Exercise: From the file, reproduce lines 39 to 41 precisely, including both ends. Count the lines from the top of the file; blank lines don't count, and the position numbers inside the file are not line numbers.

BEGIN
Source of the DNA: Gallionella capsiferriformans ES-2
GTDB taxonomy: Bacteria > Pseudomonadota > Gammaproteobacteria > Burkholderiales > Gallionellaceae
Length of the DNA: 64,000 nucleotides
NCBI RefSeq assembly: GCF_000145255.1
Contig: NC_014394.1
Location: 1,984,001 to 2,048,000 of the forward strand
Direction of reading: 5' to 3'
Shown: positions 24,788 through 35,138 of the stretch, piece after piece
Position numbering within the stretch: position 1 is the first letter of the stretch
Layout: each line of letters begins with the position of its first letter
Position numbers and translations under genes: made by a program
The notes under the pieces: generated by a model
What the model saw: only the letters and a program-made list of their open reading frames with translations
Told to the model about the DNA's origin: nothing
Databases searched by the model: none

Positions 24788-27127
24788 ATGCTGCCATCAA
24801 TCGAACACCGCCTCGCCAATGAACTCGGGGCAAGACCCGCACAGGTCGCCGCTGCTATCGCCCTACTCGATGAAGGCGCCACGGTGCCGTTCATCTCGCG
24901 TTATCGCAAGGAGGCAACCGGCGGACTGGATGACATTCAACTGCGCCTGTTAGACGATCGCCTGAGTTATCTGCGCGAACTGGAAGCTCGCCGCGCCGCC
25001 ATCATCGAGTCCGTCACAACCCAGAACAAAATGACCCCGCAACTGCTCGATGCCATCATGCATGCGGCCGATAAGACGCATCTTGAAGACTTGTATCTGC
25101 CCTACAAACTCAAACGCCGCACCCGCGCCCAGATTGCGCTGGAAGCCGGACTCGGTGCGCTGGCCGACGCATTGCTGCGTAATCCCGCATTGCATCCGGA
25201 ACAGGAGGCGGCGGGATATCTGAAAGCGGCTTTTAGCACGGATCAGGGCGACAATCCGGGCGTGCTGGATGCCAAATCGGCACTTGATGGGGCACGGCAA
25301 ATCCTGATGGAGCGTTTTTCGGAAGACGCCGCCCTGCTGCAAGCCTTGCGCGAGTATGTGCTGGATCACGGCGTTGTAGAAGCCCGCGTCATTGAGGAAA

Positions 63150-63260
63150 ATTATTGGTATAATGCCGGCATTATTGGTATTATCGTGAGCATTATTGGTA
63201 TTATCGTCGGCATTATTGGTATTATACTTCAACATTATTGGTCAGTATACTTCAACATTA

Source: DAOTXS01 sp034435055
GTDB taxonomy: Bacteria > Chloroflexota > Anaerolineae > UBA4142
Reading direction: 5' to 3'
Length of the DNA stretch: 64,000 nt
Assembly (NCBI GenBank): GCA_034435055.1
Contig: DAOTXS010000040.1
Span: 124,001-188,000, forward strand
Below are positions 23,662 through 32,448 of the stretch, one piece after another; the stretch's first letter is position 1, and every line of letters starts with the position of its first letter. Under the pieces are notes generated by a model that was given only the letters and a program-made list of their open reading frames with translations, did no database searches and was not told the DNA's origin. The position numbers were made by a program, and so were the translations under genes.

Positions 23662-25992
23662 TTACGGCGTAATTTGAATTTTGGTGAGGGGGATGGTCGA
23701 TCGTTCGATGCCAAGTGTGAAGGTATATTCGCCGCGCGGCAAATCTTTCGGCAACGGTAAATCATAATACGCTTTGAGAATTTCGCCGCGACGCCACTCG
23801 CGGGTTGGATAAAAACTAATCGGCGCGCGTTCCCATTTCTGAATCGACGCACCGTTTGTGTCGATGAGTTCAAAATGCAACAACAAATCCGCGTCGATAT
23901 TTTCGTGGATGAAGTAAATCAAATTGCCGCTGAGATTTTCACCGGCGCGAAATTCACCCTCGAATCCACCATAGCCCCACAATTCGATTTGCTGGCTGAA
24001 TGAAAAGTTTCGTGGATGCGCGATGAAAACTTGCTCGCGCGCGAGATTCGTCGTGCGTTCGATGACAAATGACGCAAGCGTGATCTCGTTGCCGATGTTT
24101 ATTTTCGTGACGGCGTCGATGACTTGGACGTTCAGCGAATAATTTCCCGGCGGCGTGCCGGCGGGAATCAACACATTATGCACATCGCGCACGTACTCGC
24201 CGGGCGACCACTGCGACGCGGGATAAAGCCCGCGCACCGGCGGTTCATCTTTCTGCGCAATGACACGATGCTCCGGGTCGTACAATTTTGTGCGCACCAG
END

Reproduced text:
23901 TTTCGTGGATGAAGTAAATCAAATTGCCGCTGAGATTTTCACCGGCGCGAAATTCACCCTCGAATCCACCATAGCCCCACAATTCGATTTGCTGGCTGAA
24001 TGAAAAGTTTCGTGGATGCGCGATGAAAACTTGCTCGCGCGCGAGATTCGTCGTGCGTTCGATGACAAATGACGCAAGCGTGATCTCGTTGCCGATGTTT
24101 ATTTTCGTGACGGCGTCGATGACTTGGACGTTCAGCGAATAATTTCCCGGCGGCGTGCCGGCGGGAATCAACACATTATGCACATCGCGCACGTACTCGC